ISTANBUL (AP) — A court in Istanbul on Wednesday delayed handing down its rulings in the case of 11 prominent human rights activists on trial for terror-related charges and adjourned proceedings until April.
During the court session, the activists asked to be acquitted of charges of belonging to or aiding terror groups.
Theclosely-watchedcase against Amnesty International’s former Turkey chairman and 10 other activists heightened concerns about Turkey’s treatment of human rights defenders and helped sour Turkey’s relations with European nations, notably with Germany.
The court in Istanbul was widely expected to issue its verdicts at the end of Wednesday’s hearing. However, it adjourned the trial until April 3, citing a lack of time for all the defense statements.
Wednesday’s hearing was held a day after Turkish prosecutors ordered a prominent philanthropist, Osman Kavala, detained for alleged ties to a 2016 coup attempt, just hours after a court acquitted him on terrorism-related charges over anti-government protests in 2013. Human Rights Watch called the decision to re-arrest Kavala, who has already spent 840 days in prison, “vindictive and lawless.”
Ten activists — including Amnesty International Turkey director Idil Eser, German citizen Peter Steudtner and Swede Ali Gharavi — were detained in a police raid in July 2017, while attending a digital security training workshop on Buyukada island, off Istanbul. The 11th activist, Amnesty’s former Turkey chairman, Taner Kilic, was detained separately a month earlier in the city of Izmir. All of the defendants have since been released pending a verdict in the trial.
Ten defendants were charged with aiding terrorist organizations, including the network led by a U.S.-based cleric, which the Turkish government blames for the 2016 coup attempt and has designated as a terror group.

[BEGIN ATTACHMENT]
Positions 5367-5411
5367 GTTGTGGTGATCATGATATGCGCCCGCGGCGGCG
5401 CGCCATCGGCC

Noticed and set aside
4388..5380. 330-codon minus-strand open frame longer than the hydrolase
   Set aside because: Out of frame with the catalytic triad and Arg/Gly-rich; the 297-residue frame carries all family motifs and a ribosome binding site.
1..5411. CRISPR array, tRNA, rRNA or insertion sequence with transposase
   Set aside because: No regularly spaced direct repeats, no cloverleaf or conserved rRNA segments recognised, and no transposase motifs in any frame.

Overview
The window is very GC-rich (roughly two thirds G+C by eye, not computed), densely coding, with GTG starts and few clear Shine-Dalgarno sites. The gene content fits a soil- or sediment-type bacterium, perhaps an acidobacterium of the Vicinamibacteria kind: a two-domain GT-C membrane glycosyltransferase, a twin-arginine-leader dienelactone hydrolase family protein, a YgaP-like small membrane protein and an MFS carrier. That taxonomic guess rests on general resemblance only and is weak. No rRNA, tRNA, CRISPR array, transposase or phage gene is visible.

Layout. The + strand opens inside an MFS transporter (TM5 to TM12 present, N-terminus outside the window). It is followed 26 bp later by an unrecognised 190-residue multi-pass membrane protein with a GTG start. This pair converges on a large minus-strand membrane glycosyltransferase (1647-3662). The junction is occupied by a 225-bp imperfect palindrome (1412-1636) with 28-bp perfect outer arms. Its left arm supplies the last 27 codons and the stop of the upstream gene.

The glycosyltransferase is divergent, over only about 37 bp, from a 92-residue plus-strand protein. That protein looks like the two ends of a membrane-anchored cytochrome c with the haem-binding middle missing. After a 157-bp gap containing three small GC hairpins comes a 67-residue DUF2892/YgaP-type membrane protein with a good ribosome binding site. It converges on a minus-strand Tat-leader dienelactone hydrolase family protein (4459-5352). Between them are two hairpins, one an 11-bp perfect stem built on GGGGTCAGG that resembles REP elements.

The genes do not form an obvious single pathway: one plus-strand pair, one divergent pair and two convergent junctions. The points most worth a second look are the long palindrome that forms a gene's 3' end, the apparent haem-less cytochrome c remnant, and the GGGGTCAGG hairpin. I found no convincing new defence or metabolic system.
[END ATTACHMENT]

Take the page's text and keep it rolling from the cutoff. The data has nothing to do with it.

Kilic is accused of membership in cleric Fethullah Gulen’s network. The accusation was based on his alleged use of an encrypted mobile messaging application. Officials say the application,ByLock, was used by members of Gulen’s network to communicate with each other. Gulen denies allegations that he engineered the coup attempt.
All 11 defendants have rejected the accusations against them.
Kilic told court that there was no evidence to back claims that he had used the encrypted messaging application.
“I request my acquittal,” Amnesty International quoted Kilic as saying.
Turkey has arrested some 77,000 people and has dismissed around 130,000 others from state jobs since the coup. The crackdown was initially launched to deal with the alleged coup-plotters, but critics say it was expanded to include other government opponents, including human rights defenders.
The activists’ trial coincided with the release of a stinging report by the Council of Europe’s Commissioner for Human Rights, Dunja Mijatovic, urging Turkish authorities to respect the independence of the judiciary, and to stop targeting human rights defenders, whom she said were being prosecuted for conducting “legitimate activities.”
Separately, Mijatovic also criticized philanthropist Kavala’s new arrest saying the new charges brought against him had “no credibility” and amounted “to ill-treatment.”
“I call on the Turkish judiciary and the Council of Judges and Prosecutors to assume their responsibility, by not giving a judicial confirmation to such abuses of criminal proceedings, and by reigning in such prosecutors,” she said.
The European Union also criticized the decision against Kavala saying it “further damages the credibility of Turkey’s judiciary.”
“As a candidate country and long-standing member of the Council of Europe, Turkey is expected to apply the highest democratic standards and practices, including the right to a fair trial,” said Peter Stano, spokesman for the European Commission’s external affairs service.
Turkish President Recep Tayyip Erdogan on Wednesday appeared to approve of Kavala’s re-arrest, denouncing “attempts to acquit him” and urging respect for the new detention warrant.
He described the 2013 anti-government protests as being a “heinous attack similar to military coups, ultimatums and terrorism” that allegedly cost the country billions of dollars.
Erdogan accused Kavala of being the “Turkish leg” of billionaire U.S. philanthropist George Soros, whom the Turkish leader alleged was behind insurrections in many countries.
Fraser reported from Ankara, Turkey.